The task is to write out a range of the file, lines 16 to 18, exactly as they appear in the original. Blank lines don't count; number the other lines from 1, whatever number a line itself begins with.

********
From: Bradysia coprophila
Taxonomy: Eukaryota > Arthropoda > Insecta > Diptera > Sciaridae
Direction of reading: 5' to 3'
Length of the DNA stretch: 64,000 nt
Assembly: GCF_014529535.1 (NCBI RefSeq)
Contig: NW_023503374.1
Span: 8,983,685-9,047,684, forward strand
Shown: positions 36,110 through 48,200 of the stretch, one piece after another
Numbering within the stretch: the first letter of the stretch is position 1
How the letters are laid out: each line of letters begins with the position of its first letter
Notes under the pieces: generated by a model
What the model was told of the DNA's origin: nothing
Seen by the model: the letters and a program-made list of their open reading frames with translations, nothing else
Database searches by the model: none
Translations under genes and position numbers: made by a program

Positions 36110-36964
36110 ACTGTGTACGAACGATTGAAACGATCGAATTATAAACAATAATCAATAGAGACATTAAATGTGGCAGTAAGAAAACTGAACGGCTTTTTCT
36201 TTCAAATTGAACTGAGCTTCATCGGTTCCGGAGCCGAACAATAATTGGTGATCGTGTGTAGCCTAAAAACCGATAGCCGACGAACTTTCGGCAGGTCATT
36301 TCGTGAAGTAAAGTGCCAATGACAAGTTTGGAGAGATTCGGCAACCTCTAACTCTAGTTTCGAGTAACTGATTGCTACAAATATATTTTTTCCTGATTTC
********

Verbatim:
Positions 36110-36964
36110 ACTGTGTACGAACGATTGAAACGATCGAATTATAAACAATAATCAATAGAGACATTAAATGTGGCAGTAAGAAAACTGAACGGCTTTTTCT
36201 TTCAAATTGAACTGAGCTTCATCGGTTCCGGAGCCGAACAATAATTGGTGATCGTGTGTAGCCTAAAAACCGATAGCCGACGAACTTTCGGCAGGTCATT